Monday, September 15, 2008

Sources: Cuban out

Multiple sources tell Chi-ball that Mark Cuban is out in his bid to buy the Chicago Cubs.

Here is what we are hearing:

Cuban was reported to have bid 1.3 billion. We have been told Cuban’s actual bid was 1 bil. There was an offer to include 300 million in advertising to WGN, owned by the Tribune. That is how the 1.3 figure came about.

Tom Ricketts is now far and away the “leader in the clubhouse”. His bid is not only sufficient, but sources believe he is much more likely to be approved than a Cuban bid.

Cuban was contacted by local businessman and bidder Jim Anixter’s son to engage Cuban in partnership after Anixter’s bid failed, to give Cuban the local ties to Chicago he lacked.

It is believed by these sources that Zell has used Cuban all along to increase the bidding. The orchestration could have gone as far as inviting Cuban to sit next to Sam Zell’s right-hand man Gerry Spector at a Cubs game in the Tribune seats. A source is quoted as saying “If Mark Cuban didn’t exist, Sam Zell would have made someone like him up, he was a dream come true.”"Cuban is not only out of it, he was never in it.”

The source went on to say that the John Canning group was a favorite of the commissioner’s office but wouldn’t meet the price Ricketts and Cuban went to. The major league owners group however, intimated to Zell they would never approve Cuban. The fact is Jerry Reinsdorf still has great influence over the majority of baseball’s owners.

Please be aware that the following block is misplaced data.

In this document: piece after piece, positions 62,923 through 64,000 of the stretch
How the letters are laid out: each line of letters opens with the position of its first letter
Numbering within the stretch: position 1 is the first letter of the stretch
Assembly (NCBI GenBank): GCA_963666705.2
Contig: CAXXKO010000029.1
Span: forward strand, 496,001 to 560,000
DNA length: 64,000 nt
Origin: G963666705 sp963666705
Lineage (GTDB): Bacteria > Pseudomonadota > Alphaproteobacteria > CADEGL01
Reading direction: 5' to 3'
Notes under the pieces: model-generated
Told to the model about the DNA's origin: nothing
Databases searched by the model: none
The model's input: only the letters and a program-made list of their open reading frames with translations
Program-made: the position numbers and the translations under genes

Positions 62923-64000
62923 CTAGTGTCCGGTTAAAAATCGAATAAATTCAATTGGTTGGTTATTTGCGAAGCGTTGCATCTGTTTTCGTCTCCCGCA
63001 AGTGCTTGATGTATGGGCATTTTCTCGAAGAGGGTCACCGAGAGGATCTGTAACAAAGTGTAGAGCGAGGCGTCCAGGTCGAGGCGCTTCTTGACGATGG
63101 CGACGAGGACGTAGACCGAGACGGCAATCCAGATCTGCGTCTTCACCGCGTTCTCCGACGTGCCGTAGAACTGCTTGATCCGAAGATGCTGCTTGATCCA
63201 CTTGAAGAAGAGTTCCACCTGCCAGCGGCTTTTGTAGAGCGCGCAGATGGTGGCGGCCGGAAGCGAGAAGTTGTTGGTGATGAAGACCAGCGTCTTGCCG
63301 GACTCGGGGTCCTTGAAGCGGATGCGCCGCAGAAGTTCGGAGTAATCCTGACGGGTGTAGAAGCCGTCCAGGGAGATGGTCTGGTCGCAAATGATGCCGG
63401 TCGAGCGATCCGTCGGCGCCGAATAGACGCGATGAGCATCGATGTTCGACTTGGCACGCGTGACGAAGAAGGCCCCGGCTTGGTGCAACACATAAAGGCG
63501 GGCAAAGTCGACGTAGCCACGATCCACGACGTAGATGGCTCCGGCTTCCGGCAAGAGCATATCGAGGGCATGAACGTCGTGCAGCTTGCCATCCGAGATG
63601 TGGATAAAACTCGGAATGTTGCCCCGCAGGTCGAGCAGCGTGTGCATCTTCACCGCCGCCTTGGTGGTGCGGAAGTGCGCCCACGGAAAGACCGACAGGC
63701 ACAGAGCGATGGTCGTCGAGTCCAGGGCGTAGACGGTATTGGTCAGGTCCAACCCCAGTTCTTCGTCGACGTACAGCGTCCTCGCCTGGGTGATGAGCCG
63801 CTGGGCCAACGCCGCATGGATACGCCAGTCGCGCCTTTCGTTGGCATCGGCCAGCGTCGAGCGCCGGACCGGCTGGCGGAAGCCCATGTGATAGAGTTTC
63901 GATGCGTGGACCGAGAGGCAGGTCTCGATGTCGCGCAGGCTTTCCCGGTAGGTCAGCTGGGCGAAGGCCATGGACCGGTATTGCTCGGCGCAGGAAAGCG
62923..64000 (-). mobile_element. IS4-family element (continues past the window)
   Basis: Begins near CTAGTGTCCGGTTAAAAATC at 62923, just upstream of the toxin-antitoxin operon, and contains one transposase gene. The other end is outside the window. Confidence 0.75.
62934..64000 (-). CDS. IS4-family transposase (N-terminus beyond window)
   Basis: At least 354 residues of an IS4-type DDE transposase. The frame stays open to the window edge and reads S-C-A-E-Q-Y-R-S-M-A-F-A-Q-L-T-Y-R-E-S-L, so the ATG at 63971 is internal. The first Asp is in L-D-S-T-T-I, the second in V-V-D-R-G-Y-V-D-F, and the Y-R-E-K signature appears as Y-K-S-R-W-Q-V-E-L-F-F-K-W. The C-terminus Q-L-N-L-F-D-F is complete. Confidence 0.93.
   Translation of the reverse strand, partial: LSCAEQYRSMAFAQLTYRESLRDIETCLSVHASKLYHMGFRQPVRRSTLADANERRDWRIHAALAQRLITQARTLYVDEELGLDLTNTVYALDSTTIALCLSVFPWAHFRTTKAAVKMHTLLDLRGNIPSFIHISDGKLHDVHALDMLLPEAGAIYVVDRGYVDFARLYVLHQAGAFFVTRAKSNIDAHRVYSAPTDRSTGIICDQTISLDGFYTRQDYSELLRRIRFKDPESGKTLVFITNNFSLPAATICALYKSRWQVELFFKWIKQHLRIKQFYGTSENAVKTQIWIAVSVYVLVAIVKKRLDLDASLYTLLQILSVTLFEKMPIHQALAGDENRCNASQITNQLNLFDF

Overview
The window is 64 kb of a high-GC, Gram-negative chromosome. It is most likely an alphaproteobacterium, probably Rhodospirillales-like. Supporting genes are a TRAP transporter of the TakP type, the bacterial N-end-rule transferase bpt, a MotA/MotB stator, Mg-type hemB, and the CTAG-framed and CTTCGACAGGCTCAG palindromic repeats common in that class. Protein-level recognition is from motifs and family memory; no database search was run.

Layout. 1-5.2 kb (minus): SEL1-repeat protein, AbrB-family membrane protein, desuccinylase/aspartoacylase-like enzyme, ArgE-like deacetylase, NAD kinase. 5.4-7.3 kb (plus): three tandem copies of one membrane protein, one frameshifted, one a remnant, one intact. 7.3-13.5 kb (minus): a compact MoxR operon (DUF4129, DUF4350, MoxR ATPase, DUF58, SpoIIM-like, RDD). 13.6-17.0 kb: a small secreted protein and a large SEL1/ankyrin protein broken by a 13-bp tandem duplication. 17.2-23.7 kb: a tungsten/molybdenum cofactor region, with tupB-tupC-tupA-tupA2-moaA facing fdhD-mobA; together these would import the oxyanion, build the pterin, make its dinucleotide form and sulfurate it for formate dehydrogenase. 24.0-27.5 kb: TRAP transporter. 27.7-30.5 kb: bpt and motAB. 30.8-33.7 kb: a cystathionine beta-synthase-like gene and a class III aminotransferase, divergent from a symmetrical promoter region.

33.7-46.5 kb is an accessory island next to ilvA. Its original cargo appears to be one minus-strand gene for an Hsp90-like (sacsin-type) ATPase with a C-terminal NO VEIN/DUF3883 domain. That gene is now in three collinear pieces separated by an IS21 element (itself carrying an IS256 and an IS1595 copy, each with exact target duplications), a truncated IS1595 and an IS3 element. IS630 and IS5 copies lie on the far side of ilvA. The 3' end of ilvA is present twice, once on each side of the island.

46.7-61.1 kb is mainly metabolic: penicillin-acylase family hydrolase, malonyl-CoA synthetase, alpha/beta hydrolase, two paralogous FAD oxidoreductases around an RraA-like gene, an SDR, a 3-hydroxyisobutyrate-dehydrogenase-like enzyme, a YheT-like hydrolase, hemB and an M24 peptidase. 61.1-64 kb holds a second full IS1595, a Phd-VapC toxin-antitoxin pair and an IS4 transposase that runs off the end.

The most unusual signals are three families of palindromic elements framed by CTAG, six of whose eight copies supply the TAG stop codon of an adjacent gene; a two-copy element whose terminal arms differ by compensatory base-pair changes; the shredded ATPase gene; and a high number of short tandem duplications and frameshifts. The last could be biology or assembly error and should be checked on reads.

Here is some info on Ricketts:

Job: Chief Executive of Incapital LLC, a Chicago investment bank that packages corporate bonds for retail investors.
Age: 42
Residence: Wilmette
Education: University of Chicago, BA, MBA
Bio: Former pit trader met his wife at Wrigley Field. Formed Incapital with partners in 1999 to give retail investors an easy way to buy bonds. Son of J. Joe Ricketts, Omaha founder of what is now online broker TD Ameritrade. Brother Pete lost a bid for U.S. Senator from Nebraska in 2006. Strength of bid comes from family war chest Forbes estimates at $2.6 billion.

Original here

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